April 19, 2013 at 1:00 am

Bob Wojnowski

If Joe Dumars can still turn Pistons around, he must prove it now

Joe Dumars presided over the Pistons rise to a championship, and their ensuing decline. (Clarence Tabb, Jr./Detroit News)

The Pistons fired their coach Thursday, and this is news only by the flimsiest of definitions. The Pistons always fire their coach, more often than any team in the NBA, more often than almost any team in professional sports.

Lawrence Frank is gone and there's nowhere else to look now. It's squarely on Joe Dumars, as the spinning wheel turns.

Dumars rightly gets credit for a lot of the team's success the previous decade. And he rightly gets blame for this mess, as the Pistons stagger aimlessly with a muddied roster and sullied hopes.

Frank deserved to get fired, if only because he stepped into a bad situation and did nothing to improve it. He's a solid basketball mind, but name one thing the Pistons do better now than two years ago. They tuned out Frank and went 54-94 as attendance plummeted to new lows.

Dumars' job should be in jeopardy, too, although I don't think owner Tom Gores will fire him. Gores is new to this and likely thinking as many of us have — Dumars did so much right early, there has to be something left.

I've always maintained Dumars could turn this around, even after owner Bill Davidson passed away and the franchise entered a two-year limbo. I have doubts now. For the sake of basketball in this area, I hope Dumars proves us wrong, that his plan will work, that Andre Drummond is the centerpiece of a revival and $20 million in cap space will be wisely spent.

The problem is, the Pistons tilt-a-whirl has become such a joke, how do they land a good coach even if Dumars can identify one? There's reason to cling to faith in Dumars, who has made some shrewd moves the past two years. But here's the concern: I'm not sure Gores has total faith in him. And if the owner has lingering doubts about the direction, it won't work.

Gores didn't seem to trust Dumars two years ago when he reportedly trumped the choice of Mike Woodson and went for Frank. Woodson has done well with the Knicks, but I doubt he would've made a difference here.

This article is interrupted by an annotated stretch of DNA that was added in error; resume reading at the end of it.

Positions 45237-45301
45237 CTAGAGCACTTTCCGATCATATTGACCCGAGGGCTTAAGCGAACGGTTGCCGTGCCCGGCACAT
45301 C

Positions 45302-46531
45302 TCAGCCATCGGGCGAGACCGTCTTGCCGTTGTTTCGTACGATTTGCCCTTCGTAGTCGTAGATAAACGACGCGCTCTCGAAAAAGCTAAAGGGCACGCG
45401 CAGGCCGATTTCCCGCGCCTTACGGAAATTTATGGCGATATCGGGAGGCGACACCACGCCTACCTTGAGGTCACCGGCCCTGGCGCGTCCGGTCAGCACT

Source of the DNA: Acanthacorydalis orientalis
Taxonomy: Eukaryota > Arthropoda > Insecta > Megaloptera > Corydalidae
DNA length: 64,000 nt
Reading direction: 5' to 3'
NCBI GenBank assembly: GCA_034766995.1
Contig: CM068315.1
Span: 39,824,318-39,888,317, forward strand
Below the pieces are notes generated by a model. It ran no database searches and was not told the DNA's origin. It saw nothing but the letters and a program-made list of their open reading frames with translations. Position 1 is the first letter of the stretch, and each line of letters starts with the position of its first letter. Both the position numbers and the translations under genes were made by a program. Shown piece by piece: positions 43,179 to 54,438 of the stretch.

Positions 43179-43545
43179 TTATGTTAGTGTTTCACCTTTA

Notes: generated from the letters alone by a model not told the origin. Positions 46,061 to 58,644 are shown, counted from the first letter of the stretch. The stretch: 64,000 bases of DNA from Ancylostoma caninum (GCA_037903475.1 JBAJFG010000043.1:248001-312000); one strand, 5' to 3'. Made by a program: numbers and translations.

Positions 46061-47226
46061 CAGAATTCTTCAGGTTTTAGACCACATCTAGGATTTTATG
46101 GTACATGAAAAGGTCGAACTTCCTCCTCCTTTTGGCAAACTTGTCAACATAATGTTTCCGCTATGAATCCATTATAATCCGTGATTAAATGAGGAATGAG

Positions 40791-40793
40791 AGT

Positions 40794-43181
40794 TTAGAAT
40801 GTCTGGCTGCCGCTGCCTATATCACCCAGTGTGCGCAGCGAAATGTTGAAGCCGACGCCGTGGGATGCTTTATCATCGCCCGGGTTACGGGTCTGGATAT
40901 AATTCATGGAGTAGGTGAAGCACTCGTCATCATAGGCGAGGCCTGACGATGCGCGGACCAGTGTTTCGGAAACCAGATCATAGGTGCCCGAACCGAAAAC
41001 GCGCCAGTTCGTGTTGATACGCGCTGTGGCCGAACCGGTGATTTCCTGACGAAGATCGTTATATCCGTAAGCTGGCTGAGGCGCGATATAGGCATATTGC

Instability

Around the time Dumars was turning the Pistons into champions in 2004, he was marginalizing the coaching position, rendering it about as important as a school crossing guard. It's amazing that after Chuck Daly's stable leadership, Dumars is about to hire his seventh coach in 12 years.

Yes, there have been mitigating circumstances. Davidson wasn't fond of Rick Carlisle, then famously grew tired of Larry Brown during the back-to-back Finals runs. It was Davidson who declared Brown wasn't a good person, forcing Dumars to hire Flip Saunders.

For all Brown's foibles, that's where it turned on the Pistons. They reached more Eastern Conference finals, six in all, but the coach never again had control of that group — Chauncey Billups, Richard Hamilton, Ben Wallace, Rasheed Wallace and Tayshaun Prince.

Maybe that team was so uniquely strong-willed, without a superstar, no coach could have maintained it. But after that, Dumars made two horrendous hires — Michael Curry and John Kuester — and if he objected to the Frank choice, he didn't do it convincingly enough.

During the ownership instability, Karen Davidson essentially froze the franchise, and Dumars knew it was coming. It was a desperate time, a difficult time, but that doesn't excuse the horrible free-agent signings of Ben Gordon and Charlie Villanueva.

Dysfunction

Dumars sometimes tries to please — and appease — too many people. When players revolted under Kuester two years ago, he was reluctant to take a public stand amid the transition and didn't want to alienate anyone. So Kuester twisted and players such as Hamilton and Rodney Stuckey became needlessly empowered, and the culture at the Palace was poisoned.

There's a reason the Pistons were last in the league in attendance this season, based on percentage of an arena's capacity. It's not simply the 29-53 record, and it's not because of the arena or its location. It's still an excellent venue, and near as I can tell, it's in the same spot where 259 consecutive games sold out.

It's because NBA fans in Detroit don't know who, or what, to believe in anymore. Davidson is gone, Dumars has retreated from the fray, the old champs were either shoved out (Billups) or moped their way out (Hamilton), and the new pieces were miscast.

Brandon Knight sometimes looks like a building block, then sometimes doesn't. Drummond and Greg Monroe are valuable assets, but the roster is pockmarked with disparate parts. Dumars has drafted well recently and smartly dealt Prince to open up cap space, and that probably buys him time.

OK, but there can be no ambiguity anymore. No matter who ends up sitting in the coach's ejector seat, it's on Dumars now.

Filling a void

A look at possible Pistons candidates:

David Fizdale

Age: 38

Experience: Heat assistant (2008-present), Warriors assistant (2003-04), Fresno State assistant (2002-04), San Diego assistant (1998-2002)

Nate McMillan

Age: 48

Experience: Seattle coach (2000-05), Portland coach (2005-12)

Regular season: 478-452 (.514)

Playoffs: 14-20

Kelvin Sampson

Age: 57

Experience: University of Indiana coach (2006-08, 43-15), Oklahoma coach (1994-2006, 279-109), Rockets interim coach (2011, 7-6)

Jerry Sloan

Age: 71

Experience: Bulls coach (1979-82), Jazz coach (1988-2011)

Regular season: 1,221-803 (.603)

Playoffs: (98-104, two NBA Finals)

bob.wojnowski@detroitnews.com

twitter.com/bobwojnowski